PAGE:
Italian rights sold to Rubbettino Editore (Catanzaro, Italy)
After her childhood friend, Lucia is found beaten, an apparent victim of domestic violence, Cathy, a high school teacher, takes Lucia’s daughter, Angie, into her class and home. This arrangement causes conflict between Cathy, her live-in boyfriend who is involved in federal politics, and her colleagues at school. Revelations of corruption and links to the Montreal Mafia are brought to the attention of the Montreal tabloids by a journalist with whom Cathy has had a problematic relationship since her teens when she solicited his help as a writing mentor. Cathy is determined to help the troubled Angie, and through her connect the village stories of the past with the ongoing drama into a novel, thus giving the silenced women a voice through her writing. This novel is as much about the writing of the immigrant experience as it is about living it.
“The story captivated me from the opening sentence where the heroine of the novel, Cathy Anastasia, recalls how she imagined life through the filter of black-and-white post-war Italian films. The Women of Saturn continues the saga of The Girls of Piazza d’Amore with the precocious Caterina’s voyage to Canada and her coming of age in Montreal, her translation there into the woman, Cathy. Connie Guzzo-McParland has produced a literary novel that is also a page-turner; Elena Ferrante’s Neapolitan novels meet Alice Munro’s Lives of Girls and Women.”
—Mary di Michele
“An unusual blend of charm, nostalgia, and grit, Connie Guzzo-McParland’s bittersweet bildungsroman, The Women of Saturn, reprises characters from her debut novella The Girls of Piazza d’Amore. Authentic in its evocation of mid-twentieth century Italian Montreal, the novel’s preoccupations with domestic violence, cynical politics, and organized crime resonate with topical relevance for contemporary readers. Richly textured and panoramic, The Women of Saturn is an engrossing read.”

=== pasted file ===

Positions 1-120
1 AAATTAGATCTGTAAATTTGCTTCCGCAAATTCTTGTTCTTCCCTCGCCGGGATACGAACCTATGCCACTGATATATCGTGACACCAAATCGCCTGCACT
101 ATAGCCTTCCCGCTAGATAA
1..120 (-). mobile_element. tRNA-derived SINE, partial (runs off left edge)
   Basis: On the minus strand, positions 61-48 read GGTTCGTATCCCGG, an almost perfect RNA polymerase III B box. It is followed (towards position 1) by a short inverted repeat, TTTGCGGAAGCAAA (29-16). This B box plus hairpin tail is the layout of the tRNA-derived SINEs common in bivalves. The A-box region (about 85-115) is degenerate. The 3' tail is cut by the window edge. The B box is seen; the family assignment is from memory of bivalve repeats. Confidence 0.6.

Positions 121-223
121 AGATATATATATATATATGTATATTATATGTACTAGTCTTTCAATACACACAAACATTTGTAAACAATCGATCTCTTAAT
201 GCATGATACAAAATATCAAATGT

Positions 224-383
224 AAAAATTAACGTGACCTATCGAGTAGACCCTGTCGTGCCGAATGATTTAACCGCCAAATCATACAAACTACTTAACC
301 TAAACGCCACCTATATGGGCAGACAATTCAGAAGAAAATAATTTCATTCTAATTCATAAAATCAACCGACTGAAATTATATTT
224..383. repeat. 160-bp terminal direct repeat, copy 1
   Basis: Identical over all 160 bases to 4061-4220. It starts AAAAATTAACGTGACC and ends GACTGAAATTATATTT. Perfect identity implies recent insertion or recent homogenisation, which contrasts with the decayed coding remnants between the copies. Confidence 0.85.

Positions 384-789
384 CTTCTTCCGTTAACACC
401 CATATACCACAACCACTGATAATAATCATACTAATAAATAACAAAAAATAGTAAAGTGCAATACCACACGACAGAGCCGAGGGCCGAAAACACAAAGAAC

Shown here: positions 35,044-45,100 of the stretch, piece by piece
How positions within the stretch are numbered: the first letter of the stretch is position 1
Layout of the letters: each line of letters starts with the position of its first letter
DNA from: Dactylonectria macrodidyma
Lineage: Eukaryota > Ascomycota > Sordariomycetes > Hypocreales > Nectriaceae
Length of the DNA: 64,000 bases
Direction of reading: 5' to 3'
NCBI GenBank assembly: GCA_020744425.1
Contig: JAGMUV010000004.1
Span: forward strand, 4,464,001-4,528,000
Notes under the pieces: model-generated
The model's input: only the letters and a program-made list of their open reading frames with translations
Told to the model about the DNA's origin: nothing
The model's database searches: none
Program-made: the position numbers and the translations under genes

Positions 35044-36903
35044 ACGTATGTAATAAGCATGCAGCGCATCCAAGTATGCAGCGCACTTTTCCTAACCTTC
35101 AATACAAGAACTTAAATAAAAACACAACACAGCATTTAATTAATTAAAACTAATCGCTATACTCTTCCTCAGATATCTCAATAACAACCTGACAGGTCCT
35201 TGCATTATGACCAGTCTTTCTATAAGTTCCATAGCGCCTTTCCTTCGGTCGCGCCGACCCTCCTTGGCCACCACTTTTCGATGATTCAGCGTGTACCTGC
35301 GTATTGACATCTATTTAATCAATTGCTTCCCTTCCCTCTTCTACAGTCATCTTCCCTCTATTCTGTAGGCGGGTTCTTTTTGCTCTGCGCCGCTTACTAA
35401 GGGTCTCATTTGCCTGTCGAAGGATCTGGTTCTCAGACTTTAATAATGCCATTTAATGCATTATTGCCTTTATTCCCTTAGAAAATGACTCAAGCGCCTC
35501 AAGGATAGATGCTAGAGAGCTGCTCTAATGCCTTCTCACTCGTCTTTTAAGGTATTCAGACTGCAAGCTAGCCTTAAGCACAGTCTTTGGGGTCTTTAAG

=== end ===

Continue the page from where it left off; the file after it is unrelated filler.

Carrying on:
—Elaine Kalman Naves, author of The Book of Faith
“Connie Guzzo-McParland’s new novel, The Women of Saturn, is a stirring consideration of culture and politics, of loyalty and loss that is as wide as it is deep, as ambitious as it is intimate. The emphasis, here, may be on three generations of Italian Montrealers, but this is also a story of immigration, one that never ends, as Guzzo-McParland writes. It just comes back around. The Women of Saturn gives us circles within circles. Brava!”
—Joel Yanofsky, author of Bad Animals: A Father’s Accidental Education in Autism